In the UK angel investment may lag significantly behind the US, but it’s not for lack of incentives. If you’re raising money in the UK from angels, you need to know about the Enterprise Investment Scheme (EIS), and make sure your startup qualifies.
EIS is a very attractive HMRC tax incentive scheme that provides three great benefits for angel investors:
- An upfront bonus in the year of the investment of 30% relief against income tax. So, for example, your angel can invest £100,000, but in return he’ll get a £30,000 discount on his next tax return. So he’s only out of pocket for £70,000!
- Partial protection of financial losses: investments that fail get a further relief against income tax. A 50% tax payer would only lose £35,000 on a failed £100,000 investment.
- Successful exits are tax-free: gains are exempt from Capital Gains Tax, which currently saves 18%.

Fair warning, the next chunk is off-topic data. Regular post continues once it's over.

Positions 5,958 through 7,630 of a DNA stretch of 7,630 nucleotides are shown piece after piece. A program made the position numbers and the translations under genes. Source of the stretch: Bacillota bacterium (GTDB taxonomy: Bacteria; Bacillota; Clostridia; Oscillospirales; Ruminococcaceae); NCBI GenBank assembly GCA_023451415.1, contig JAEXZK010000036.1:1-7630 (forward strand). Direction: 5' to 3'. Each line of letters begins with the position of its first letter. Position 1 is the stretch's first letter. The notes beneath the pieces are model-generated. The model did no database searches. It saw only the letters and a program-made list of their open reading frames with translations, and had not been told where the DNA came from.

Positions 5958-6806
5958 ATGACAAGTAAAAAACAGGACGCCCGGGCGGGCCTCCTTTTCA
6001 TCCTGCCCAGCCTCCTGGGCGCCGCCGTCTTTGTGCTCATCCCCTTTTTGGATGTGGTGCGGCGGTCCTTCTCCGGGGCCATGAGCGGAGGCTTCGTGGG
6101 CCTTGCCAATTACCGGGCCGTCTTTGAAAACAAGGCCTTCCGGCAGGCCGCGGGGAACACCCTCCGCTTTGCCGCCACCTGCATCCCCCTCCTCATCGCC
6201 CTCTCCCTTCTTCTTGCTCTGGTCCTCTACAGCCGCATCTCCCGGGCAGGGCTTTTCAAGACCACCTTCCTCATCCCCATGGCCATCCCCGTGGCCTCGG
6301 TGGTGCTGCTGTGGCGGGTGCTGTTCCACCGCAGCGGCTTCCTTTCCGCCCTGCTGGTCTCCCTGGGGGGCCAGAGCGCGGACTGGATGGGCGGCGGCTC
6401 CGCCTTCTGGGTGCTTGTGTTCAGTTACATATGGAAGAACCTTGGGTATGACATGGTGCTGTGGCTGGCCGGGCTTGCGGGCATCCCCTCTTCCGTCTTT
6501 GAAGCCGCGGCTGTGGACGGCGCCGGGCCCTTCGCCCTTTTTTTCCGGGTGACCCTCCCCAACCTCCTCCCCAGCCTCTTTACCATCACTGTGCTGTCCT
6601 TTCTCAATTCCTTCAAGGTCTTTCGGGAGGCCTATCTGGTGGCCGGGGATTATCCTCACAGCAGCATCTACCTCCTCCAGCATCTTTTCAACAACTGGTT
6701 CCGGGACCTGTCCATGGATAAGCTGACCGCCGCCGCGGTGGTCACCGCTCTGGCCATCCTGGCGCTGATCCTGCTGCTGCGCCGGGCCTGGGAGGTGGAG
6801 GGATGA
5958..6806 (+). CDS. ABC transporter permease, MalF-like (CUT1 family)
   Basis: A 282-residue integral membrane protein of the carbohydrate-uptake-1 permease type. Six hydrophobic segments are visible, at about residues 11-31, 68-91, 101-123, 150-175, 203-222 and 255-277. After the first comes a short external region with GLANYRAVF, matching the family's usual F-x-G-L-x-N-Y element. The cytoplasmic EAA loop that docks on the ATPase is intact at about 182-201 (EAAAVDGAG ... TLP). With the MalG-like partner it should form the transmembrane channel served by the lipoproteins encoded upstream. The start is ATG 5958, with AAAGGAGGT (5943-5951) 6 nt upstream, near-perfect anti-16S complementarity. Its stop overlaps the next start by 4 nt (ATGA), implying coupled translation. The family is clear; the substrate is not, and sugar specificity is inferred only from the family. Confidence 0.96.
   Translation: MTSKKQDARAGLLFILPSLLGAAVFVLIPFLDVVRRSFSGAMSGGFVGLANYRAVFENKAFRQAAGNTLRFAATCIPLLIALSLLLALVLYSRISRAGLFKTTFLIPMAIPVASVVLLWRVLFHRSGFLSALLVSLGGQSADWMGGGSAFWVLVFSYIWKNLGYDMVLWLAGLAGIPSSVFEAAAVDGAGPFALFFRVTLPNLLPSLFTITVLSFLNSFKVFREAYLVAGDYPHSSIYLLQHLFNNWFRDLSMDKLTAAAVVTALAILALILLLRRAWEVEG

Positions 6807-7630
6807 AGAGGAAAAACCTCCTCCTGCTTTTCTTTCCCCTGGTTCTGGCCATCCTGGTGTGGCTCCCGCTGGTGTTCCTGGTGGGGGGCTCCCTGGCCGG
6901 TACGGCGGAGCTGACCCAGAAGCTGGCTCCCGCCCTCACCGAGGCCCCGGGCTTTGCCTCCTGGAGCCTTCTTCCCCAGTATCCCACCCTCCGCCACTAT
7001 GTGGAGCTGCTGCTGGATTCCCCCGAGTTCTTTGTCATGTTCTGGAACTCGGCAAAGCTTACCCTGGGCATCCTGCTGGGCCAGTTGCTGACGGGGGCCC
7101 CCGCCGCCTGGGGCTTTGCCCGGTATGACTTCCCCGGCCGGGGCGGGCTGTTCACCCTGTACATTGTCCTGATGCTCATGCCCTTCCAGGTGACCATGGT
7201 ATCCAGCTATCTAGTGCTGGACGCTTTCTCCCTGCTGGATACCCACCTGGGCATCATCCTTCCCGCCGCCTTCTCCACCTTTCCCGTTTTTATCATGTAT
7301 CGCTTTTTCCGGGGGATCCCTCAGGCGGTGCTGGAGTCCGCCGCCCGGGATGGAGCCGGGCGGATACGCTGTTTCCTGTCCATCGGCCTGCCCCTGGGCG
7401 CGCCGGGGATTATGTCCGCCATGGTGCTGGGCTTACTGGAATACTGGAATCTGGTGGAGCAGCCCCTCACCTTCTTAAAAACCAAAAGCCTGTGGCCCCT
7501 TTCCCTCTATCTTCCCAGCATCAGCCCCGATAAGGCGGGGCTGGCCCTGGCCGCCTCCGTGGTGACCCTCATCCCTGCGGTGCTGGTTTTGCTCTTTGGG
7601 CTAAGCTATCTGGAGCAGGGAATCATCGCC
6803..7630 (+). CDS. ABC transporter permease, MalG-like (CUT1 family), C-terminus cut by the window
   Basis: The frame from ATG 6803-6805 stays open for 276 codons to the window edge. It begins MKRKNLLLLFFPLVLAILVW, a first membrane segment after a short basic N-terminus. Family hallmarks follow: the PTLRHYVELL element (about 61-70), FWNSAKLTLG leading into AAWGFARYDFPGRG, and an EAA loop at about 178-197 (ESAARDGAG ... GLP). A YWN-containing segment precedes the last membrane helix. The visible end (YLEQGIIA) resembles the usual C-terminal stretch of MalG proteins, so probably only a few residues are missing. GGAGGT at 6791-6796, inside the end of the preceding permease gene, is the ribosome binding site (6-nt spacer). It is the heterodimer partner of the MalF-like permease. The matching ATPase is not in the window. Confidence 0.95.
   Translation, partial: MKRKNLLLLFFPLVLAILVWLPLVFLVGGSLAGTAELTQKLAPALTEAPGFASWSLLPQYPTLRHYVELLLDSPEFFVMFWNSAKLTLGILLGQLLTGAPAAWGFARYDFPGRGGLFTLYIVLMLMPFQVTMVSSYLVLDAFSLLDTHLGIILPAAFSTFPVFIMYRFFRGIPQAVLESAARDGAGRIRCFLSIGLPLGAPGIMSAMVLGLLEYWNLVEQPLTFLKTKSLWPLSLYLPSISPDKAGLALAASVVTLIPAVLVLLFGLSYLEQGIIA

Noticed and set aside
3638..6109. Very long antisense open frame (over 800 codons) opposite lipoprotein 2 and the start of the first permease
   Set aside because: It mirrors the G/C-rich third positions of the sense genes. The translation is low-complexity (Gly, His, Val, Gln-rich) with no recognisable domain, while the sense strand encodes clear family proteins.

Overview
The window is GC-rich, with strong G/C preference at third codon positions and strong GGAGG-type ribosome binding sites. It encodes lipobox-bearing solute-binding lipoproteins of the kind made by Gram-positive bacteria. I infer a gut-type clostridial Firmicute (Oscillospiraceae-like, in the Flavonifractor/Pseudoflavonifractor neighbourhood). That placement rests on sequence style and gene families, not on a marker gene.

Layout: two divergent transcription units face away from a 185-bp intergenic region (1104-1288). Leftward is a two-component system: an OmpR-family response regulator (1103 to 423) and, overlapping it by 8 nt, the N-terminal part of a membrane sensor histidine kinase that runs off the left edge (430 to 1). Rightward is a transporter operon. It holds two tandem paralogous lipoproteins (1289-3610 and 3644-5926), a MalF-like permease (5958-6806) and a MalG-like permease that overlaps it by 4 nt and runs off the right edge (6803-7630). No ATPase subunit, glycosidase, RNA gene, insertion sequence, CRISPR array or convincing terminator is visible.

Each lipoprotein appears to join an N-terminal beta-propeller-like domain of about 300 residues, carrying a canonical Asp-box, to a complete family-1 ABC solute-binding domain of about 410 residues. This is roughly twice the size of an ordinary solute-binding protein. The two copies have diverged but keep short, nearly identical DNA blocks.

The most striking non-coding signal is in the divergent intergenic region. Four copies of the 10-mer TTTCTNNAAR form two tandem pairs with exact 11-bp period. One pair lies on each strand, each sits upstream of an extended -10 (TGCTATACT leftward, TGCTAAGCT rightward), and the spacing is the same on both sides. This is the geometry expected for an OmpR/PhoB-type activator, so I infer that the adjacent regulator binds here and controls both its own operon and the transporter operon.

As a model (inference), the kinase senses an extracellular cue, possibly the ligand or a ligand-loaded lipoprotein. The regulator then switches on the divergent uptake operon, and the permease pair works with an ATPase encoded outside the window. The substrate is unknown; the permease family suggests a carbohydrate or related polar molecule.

- Your investors make an equity investment (not a convertible loan)
- Your investors get common shares (not preferential)
- Your company has less than 50 staff and assets of less than £7M
- Your company is raising less than £2M
- Your company must be a UK limited company
To make things easy, you can apply now for EIS Advance Approval with HMRC, and I really recommend you do so as it makes your startup more attractive than one without advance approval, (and loads more attractive than an investment which doesn’t qualify). As it takes a few weeks to get the approval, do it before you start talking to investors.
What you need to do to get EIS Advance Approval for your startup:
It’s actually very simple – you don’t need to pay an accountant or anyone else to do this for you – I sent a one page letter, and some of the following info to HMRC:
- Company accounts (management accounts are sufficient)
- Business plan
- Memorandum and Articles of Association
- Any agreements between you and potential shareholders
Within a short time I had a phone call from them asking me one quick question, and then shortly after that a letter confirming that my company, Teamly Ltd, was given advance approval.Read more about EIS on the HMRC website, and download the Advance Approval form here.
Please note I’m neither a lawyer or an accountant, so you should read the HMRC advice yourself but the main point I want to make is you can take the initial step yourself; don’t pay anyone to do it for you.